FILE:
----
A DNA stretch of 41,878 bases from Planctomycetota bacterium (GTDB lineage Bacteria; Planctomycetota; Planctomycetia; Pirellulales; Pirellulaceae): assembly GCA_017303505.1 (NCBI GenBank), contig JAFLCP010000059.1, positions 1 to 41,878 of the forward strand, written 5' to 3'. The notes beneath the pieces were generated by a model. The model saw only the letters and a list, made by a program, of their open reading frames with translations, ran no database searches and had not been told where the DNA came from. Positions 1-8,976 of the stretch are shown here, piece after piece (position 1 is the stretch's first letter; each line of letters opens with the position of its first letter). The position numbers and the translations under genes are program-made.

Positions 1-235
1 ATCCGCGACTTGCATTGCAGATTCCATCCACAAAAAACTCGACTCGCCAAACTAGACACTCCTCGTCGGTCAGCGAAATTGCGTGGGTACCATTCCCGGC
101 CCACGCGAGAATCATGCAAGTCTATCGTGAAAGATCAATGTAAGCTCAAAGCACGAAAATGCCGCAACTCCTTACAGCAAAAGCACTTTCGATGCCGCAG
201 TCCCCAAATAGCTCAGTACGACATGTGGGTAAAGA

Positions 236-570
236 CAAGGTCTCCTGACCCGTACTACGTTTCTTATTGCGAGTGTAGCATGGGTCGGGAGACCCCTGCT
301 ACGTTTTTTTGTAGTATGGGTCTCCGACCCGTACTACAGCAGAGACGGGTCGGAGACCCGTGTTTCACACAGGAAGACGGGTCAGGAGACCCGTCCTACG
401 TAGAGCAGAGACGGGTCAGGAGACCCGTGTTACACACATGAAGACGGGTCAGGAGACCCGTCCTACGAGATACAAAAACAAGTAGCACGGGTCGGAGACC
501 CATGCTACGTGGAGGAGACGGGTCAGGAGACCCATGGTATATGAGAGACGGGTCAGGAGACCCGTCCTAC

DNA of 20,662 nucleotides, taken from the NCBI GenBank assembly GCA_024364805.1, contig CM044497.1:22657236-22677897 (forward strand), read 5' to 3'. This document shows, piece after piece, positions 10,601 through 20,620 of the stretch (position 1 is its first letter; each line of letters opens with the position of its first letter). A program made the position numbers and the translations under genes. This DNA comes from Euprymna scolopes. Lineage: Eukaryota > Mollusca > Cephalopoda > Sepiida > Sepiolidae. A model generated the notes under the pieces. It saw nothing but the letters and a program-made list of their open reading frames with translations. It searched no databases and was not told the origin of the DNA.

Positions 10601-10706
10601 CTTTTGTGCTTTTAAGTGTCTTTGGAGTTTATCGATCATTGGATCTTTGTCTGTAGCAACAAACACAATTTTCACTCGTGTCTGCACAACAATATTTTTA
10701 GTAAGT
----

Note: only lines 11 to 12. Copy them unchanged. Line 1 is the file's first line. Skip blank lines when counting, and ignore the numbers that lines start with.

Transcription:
DNA of 20,662 nucleotides, taken from the NCBI GenBank assembly GCA_024364805.1, contig CM044497.1:22657236-22677897 (forward strand), read 5' to 3'. This document shows, piece after piece, positions 10,601 through 20,620 of the stretch (position 1 is its first letter; each line of letters opens with the position of its first letter). A program made the position numbers and the translations under genes. This DNA comes from Euprymna scolopes. Lineage: Eukaryota > Mollusca > Cephalopoda > Sepiida > Sepiolidae. A model generated the notes under the pieces. It saw nothing but the letters and a program-made list of their open reading frames with translations. It searched no databases and was not told the origin of the DNA.

Positions 10601-10706